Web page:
What Happens When You Get the Wind Knocked Out of You?

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You know that feeling. Whether it was because the school bully socked you in the stomach really hard, or you jumped off the garage roof with a parachute made from a bath towel (hey, I was just a kid), most of us experienced that breathless moment of having the wind knocked out of us at least once. What is it exactly, and why is it so painful?

Medical types call this phenomenon a "diaphragm spasm." The diaphragm is a large, dome-shaped muscle located underneath our lungs. When we inhale, we're actually constricting the diaphragm, which draws the lungs down and expands the rib cage. This action creates a temporary vacuum, which is what pulls air through our noses and down to our lungs. When we exhale, the diaphragm relaxes and the lungs deflate.

If you get a good, hard blow to the solar plexus, it can temporarily paralyze the diaphragm. The punch also empties all the air out of the lungs (probably accompanied by an audible "Ooooof!") and sends the diaphragm into a spasm; it contracts, and stays that way. While the diaphragm remains paralyzed, your lungs can't inflate and you are unable to breathe. The nerves around that area are sending intense pain messages to your brain, but all you want to do is catch your breath. A momentary sense of panic ensues. Luckily, you usually recover in a minute or so, but the sensation is scary enough to keep most kids off the garage roof a second time.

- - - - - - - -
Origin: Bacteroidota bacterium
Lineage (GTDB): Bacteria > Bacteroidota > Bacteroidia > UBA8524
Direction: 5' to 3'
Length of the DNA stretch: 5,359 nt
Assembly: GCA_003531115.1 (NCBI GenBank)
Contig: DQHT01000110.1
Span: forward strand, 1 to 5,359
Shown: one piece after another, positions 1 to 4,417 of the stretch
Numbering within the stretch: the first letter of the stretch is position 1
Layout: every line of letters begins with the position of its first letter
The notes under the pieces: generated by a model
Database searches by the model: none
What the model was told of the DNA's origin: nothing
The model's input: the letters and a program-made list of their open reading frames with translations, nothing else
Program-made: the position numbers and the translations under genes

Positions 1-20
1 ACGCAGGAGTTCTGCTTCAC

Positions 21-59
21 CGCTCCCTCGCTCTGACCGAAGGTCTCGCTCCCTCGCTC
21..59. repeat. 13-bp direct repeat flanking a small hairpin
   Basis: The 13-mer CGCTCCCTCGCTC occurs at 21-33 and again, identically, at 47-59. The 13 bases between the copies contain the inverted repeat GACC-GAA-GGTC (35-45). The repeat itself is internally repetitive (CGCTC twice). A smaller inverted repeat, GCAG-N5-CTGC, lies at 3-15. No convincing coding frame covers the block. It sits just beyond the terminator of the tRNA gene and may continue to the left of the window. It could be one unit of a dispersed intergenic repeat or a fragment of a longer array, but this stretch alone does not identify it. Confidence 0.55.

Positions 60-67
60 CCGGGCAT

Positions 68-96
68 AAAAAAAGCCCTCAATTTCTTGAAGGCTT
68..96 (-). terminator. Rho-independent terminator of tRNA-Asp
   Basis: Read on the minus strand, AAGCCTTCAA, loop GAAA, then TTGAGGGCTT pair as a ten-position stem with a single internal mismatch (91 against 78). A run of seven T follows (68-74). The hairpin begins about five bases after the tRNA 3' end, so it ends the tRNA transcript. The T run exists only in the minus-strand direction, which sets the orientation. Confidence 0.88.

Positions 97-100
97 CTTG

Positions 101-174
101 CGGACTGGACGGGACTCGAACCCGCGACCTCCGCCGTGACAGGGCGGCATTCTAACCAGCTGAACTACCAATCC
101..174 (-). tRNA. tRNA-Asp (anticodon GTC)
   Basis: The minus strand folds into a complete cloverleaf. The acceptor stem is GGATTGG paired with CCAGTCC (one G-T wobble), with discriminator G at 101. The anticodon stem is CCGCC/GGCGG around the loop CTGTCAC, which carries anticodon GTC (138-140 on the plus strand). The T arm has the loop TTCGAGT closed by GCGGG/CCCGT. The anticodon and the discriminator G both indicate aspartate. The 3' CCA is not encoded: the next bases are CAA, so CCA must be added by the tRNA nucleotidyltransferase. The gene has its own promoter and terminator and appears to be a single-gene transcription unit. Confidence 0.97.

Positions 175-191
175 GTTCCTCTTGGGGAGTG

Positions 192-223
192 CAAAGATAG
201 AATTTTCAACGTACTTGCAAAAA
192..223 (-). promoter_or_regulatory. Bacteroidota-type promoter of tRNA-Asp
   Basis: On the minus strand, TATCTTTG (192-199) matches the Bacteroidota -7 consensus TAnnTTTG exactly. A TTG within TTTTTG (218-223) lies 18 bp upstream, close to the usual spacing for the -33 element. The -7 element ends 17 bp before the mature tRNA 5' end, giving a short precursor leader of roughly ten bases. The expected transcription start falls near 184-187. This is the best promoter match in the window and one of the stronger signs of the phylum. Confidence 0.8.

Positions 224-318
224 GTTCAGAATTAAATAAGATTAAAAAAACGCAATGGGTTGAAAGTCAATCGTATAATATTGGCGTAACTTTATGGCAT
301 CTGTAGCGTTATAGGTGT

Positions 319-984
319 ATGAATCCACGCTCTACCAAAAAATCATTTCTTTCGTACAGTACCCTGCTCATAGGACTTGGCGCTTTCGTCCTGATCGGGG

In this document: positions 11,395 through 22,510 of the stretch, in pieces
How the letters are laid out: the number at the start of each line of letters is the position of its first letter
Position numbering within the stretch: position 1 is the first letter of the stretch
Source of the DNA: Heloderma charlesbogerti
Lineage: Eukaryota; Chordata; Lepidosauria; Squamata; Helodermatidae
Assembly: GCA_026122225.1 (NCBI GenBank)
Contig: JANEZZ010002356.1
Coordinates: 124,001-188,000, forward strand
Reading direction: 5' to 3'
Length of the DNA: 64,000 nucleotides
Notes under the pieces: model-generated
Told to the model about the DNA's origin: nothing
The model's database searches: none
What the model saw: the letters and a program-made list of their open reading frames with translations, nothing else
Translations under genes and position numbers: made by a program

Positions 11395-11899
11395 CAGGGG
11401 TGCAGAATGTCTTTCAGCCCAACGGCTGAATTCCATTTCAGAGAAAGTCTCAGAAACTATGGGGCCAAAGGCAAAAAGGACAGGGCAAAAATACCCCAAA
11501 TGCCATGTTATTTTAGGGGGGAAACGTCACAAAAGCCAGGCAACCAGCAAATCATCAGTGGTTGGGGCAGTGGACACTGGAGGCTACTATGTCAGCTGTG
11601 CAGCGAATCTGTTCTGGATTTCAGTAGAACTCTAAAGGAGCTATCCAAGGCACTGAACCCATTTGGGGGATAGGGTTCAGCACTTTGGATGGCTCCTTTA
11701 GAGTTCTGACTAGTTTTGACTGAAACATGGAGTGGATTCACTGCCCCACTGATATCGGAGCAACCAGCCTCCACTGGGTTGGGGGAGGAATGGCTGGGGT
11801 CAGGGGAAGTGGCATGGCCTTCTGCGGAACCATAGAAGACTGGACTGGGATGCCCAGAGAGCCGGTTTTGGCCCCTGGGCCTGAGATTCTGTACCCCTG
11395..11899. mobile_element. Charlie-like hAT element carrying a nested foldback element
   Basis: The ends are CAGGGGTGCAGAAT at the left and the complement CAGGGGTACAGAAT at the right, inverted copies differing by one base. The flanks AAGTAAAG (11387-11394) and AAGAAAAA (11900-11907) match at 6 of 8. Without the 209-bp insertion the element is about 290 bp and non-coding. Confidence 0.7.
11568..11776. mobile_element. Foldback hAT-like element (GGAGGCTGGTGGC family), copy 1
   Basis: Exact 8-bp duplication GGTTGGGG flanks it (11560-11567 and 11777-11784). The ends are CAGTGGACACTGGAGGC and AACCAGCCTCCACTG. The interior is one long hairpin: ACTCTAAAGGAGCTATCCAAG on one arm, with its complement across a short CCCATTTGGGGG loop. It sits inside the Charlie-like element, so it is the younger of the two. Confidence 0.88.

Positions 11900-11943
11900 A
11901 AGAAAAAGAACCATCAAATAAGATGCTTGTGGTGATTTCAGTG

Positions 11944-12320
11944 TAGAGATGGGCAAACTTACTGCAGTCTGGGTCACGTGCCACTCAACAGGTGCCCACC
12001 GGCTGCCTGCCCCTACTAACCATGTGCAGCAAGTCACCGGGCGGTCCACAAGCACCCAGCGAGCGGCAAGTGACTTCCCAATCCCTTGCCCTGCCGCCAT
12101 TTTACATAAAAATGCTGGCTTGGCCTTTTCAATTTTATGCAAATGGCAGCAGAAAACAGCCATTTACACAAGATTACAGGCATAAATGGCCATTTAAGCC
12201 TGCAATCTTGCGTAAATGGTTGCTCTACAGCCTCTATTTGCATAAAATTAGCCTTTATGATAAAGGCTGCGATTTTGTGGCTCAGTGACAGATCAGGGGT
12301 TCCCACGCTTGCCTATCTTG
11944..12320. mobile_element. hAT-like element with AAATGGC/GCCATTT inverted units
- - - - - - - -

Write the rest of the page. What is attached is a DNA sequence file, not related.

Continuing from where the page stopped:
October 8, 2012 - 5:30am
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